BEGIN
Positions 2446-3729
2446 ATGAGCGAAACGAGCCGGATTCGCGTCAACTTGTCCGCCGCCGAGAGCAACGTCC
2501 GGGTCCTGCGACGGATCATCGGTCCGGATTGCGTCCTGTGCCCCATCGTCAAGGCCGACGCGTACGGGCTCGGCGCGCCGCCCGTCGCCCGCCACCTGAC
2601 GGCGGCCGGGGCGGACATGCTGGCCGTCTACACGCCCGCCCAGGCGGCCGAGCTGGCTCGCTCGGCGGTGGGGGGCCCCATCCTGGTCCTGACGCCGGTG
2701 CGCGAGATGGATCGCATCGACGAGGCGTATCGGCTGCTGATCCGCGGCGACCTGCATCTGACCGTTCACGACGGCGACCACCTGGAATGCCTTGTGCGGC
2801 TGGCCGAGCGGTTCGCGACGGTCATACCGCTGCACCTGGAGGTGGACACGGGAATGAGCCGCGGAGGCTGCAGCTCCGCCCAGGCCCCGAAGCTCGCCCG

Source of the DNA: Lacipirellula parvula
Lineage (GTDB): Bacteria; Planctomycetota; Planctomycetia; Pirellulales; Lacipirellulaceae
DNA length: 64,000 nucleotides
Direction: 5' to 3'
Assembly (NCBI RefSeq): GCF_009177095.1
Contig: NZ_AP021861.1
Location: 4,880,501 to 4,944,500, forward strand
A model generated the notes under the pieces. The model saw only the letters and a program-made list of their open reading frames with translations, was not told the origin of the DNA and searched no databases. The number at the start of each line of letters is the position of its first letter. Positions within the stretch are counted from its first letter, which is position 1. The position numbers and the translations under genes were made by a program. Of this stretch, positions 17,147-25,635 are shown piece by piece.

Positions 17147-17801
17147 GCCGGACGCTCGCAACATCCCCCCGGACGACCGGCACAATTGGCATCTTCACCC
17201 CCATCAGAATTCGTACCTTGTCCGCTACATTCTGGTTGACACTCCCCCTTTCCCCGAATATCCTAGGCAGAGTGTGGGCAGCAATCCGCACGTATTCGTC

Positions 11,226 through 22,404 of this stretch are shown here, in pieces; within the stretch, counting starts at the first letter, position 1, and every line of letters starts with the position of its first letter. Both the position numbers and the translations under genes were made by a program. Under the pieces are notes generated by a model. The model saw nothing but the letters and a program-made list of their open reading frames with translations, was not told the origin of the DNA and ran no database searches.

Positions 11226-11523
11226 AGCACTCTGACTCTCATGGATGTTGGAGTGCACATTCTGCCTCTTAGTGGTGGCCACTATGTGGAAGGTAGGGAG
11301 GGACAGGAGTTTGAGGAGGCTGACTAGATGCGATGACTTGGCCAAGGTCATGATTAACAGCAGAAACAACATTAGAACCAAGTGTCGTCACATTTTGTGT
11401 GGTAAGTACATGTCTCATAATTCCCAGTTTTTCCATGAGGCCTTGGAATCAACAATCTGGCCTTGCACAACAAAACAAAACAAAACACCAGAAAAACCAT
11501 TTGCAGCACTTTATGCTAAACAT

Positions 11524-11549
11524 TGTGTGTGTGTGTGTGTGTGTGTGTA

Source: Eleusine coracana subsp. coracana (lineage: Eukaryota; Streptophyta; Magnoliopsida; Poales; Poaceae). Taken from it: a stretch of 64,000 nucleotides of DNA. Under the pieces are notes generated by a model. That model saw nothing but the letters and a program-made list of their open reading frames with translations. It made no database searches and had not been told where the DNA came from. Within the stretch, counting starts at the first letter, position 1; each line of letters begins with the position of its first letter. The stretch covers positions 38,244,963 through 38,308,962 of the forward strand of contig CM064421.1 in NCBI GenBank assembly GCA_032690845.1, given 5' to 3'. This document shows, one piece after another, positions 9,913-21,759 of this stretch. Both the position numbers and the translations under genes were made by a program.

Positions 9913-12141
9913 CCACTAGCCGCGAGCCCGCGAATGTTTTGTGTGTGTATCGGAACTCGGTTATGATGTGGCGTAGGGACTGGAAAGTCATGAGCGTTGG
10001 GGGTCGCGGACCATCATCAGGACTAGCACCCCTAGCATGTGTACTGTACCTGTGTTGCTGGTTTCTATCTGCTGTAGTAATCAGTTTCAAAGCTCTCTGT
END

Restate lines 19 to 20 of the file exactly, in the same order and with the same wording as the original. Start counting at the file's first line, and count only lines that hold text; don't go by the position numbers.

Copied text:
Positions 11226-11523
11226 AGCACTCTGACTCTCATGGATGTTGGAGTGCACATTCTGCCTCTTAGTGGTGGCCACTATGTGGAAGGTAGGGAG